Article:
This can’t really be argued, so I’ll have take your “I see things differently” as blind credulity, unless of course you can point out anything that might actually defend their completely disingenuous campaign to divide America and stir up hate they don’t even believe.

    McCain knows Obama isn’t a socialist or terrorist or any of the other things he’s desperately branded Obama with over the last several weeks. His spellbound worshipers believe it all, and some are ready to kill Obama and others have physically attacked Obama’s people over these lies. McCain is no better than any of the shock radio liars of the extremist right wingnut gallery.

    Note that this isn’t about differences on the issues, it’s about extremist misinformation McCain’s campaign is throwing around that he knows is not true. Do we need another Nixon Watergate/Reagan Contragate/Bush TortureWMDKatrinagate type president?

  • WebManWalking

    Are you going to vote for the A student or the D student?

  • http://www.markalanthomas.com marsviolet

    When Obama is sworn in, I think they should hang a banner across the front of the White House reading “MISSION ACCOMPLISHED.”

    Because on the one hand, it’ll be true. On the other hand, Bush is leaving behind one hell of a mess to clean up.

  • Pingback: Life is a State of Mind : The Triumph of Socialism()

  • http://spacecynics.wordpress.com Thomas

    Keep writing, Dan. I’ll finally see Atlas shrug in my lifetime.

  • wombatty

    Your citation of Smith is a bit misleading. In the passage you quote (page 286 on the google books copy), Smith was talking explicitly about property taxes:

    A tax upon house-rents, therefore, would in general fall heaviest upon the rich; and in this sort of inequality there would not, perhaps, be any thing unreasonable. It is not very unreasonable that the rich should contribute to the public expense, not only in proportion to their revenue, but something more than in that proportion.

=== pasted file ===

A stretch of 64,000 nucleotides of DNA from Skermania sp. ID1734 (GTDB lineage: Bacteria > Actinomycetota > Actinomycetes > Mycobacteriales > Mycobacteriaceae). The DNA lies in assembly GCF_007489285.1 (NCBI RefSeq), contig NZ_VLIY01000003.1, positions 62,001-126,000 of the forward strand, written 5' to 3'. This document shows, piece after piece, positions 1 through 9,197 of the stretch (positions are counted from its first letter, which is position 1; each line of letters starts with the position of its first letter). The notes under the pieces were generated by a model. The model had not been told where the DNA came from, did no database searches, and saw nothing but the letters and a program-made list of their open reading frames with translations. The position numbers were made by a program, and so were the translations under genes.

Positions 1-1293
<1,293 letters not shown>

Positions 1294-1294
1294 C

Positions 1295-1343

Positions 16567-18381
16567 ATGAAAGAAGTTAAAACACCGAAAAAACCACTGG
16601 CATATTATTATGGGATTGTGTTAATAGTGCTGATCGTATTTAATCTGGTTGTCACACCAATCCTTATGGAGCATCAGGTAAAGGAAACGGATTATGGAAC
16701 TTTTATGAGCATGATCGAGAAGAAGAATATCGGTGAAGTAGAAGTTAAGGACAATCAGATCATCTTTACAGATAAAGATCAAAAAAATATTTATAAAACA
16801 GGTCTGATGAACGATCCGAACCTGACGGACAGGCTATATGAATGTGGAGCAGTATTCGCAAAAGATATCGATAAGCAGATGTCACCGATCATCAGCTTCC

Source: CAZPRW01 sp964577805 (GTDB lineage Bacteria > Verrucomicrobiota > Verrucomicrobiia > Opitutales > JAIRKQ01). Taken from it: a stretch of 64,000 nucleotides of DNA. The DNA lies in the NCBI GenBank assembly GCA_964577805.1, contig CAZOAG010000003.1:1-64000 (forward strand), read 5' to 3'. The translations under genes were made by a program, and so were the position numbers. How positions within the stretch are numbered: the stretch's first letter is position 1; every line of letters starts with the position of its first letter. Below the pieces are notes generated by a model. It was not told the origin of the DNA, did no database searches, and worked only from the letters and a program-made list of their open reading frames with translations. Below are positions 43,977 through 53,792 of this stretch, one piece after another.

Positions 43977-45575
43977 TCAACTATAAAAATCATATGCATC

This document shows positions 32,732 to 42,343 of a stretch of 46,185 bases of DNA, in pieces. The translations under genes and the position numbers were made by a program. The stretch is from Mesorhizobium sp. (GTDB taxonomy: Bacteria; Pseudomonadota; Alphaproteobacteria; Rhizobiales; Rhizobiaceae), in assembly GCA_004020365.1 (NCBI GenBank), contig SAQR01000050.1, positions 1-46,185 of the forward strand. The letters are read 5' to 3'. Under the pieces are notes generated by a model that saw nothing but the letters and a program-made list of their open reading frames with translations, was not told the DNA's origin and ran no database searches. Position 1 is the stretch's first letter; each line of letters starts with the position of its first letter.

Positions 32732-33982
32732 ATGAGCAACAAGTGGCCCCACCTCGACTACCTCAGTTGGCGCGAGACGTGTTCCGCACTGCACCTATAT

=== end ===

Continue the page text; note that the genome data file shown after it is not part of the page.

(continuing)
Obama’s talk of spreading the wealth is in the context of income taxes. What did Adam Smith have to say about income taxes? He called them ‘absurd and destructive’ (p. 322).

    If direct taxes upon the wages of labour have not always occasioned a proportionable rise in those wages, it is because they have generally occasioned a considerable fall in the demand for labour. The declension of industry, the decrease of employment for the poor, the diminution of the annual produce of the land and labour of the country, have generally been the effects of such taxes. In consequence of them, however, the price of labour must always be higher than it otherwise would have been in the actual state of the demand: and this enhancement of price, together with the profit of those who advance it, must always be finally paid by the landlords and consumers.

    A tax upon the wages of country labour does not raise the price of the rude produce of land in proportion to the tax, for the same reason that a tax upon the farmer’s profit does not raise that price in that proportion.

    Absurd and destructive as such taxes are, however, they take place in many countries. In France that part of the taille which is charged upon the industry of workmen and day-labourers in country villages is properly a tax of this kind. Their wages are computed according to the common rate of the district in which they reside, and that they may be as little liable as possible to any overcharge, their yearly gains are estimated at no more than two hundred working days in the year. The tax of each individual is varied from year to year according to different circumstances, of which the collector or the commissary whom the intendant appoints to assist.

    [Are you seriously suggesting that restoring the tax rate to the era of Clinton Prosperity, and lower than it was under nearly all of Reagan’s terms, is some kind of new theory advanced uniquely by Obama (particularly given that McCain 2000 also favored that)? Also, do you agree that income tax in general has been “absurd and destructive” in the US? The world has changed since 1776, but the concept of progressive taxation (in a society that taxes income rather than property on a federal level) has hardly caused the affects Smith predicted. In 1798, the US was taxing property (houses, land and “slaves”). Are you advocating a return to that? The point is that progressive taxation is not a hallmark of socialism or anti-capitalists. Smiths’ criticism of French taxes is quite obviously related to flaws outside of simply being income tax. Reread that last paragraph.